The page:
Functional characterization of neural circuits responsible for goal-directed behaviors in the healthy and Autistic brain
The ability of selecting actions based on desired goals, according to knowledge stored previously in memory, is essential for survival. However, we must also be ready to adapt such behaviour to unexpected changes in context, often contrary to what would be supported by previous knowledge. Consistently, medical literature, fMRI, and electrophysiology studies, suggest a dialogue between the medial temporal structures entorhinal cortex (EC) and hippocampus (HIPP), and medial mesocortical (MMC) cingulate (CG) and retrosplenial (RSC) cortices in forming an enduring internal representation of existing context (contextual memory) in HIPP, made available to executive CG regions responsible for behavioral control and action planning. The mechanisms behind these operations remain unknown, but available data strongly suggests that they rely on the synaptic connectivity associating the HIPP-EC with RSC-CG structures1.
On the other hand, such neural circuit is a frequent target of dysfunction in common neuropsychiatric conditions, namely Autism Spectrum Disorders (ASD), leading us to hypothesize that a malfunctioning cortico-thalamic-hippocampal circuit disrupts the translation of percepts between ego and allocentric reference frames, hindering behaviors directed at the outside world.
To dissect the mechanisms behind adaptive goal-directed behavior and dysfunctions thereof, we record and manipulate neural activity in rodents trained to perform GDB tasks in mazes using mild food deprivation as a motivation factor. While rats perform goal-directed choices contingent on context we use, a) in vivo electrophysiology with 32-independently movable tetrodes targeting relevant brain areas, b) genetically-encoded neural actuators (Optogenetics and Chemogenetics) expressed in specific neuronal populations, c) behavioral protocols using distinct contextual manipulations, d) all managed by a single open-source software. This setup grants us the possibility of simultaneously interacting with the animal’s behavior and with the brain physiology in real-time gives us unprecedent control over the animal, the environment, and neural circuits.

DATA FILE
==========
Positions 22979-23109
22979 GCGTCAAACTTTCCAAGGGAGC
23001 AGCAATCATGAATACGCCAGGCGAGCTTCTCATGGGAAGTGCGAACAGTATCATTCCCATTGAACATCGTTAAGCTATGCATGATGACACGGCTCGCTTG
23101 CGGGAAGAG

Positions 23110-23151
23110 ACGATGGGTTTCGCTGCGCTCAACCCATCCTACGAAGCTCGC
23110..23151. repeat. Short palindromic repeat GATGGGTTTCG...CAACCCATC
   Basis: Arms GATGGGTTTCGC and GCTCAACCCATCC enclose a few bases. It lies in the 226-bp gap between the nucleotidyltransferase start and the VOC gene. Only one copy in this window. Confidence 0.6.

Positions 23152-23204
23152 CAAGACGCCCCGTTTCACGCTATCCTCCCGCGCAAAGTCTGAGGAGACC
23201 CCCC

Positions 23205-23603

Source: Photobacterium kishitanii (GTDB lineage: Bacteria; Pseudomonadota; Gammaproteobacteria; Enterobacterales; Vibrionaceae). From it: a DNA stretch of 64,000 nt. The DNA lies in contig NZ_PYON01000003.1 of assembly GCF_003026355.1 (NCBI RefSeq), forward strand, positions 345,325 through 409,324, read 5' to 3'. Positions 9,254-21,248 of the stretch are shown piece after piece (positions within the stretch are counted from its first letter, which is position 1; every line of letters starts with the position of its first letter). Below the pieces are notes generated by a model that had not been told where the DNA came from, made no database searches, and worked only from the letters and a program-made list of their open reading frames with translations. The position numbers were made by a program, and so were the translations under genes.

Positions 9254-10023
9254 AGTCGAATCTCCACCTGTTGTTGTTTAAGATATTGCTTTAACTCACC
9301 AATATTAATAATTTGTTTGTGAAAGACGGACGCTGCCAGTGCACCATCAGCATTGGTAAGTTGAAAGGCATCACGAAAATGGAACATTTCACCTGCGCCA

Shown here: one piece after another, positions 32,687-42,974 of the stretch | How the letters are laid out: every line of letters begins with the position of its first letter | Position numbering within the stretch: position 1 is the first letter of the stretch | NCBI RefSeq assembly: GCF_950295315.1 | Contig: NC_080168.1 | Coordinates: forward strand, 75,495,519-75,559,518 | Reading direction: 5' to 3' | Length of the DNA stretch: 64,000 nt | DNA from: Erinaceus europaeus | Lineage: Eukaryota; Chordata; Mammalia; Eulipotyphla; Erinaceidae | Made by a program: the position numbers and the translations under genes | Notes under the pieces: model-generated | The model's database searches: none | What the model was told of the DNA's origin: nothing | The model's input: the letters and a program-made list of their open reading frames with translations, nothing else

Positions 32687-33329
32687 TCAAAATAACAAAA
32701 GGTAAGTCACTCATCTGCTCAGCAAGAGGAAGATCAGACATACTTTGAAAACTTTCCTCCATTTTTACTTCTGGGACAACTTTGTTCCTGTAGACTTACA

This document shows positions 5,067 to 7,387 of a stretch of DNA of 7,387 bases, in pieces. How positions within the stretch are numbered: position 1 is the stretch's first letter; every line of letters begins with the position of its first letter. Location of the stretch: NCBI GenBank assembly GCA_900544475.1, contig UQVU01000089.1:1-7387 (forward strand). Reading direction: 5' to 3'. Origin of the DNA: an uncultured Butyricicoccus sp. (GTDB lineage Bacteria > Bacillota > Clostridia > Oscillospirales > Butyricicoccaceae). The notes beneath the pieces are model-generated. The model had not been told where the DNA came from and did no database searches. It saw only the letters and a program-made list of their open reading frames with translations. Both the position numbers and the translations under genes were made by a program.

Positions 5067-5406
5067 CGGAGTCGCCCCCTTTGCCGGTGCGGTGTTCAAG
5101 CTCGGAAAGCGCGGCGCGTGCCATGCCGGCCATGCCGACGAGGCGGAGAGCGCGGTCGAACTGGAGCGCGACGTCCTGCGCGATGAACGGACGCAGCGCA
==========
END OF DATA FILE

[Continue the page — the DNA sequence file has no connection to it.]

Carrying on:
By applying our experimental paradigm to VPA-ASD rodents we will characterize circuit malfunctions underlying behavioral deficits therein present, use pharmacology and optogenetics to revert such malfunctions, and test whether we can entrain native oscillatory and plasticity mechanisms to achieve a permanent reversal of ASD symptoms. We realize the potential of leveraging our discoveries to inform future therapeutic strategies, something we will capitalize on by reaching out to groups involved in medical research, and explore possible applications of our research developments.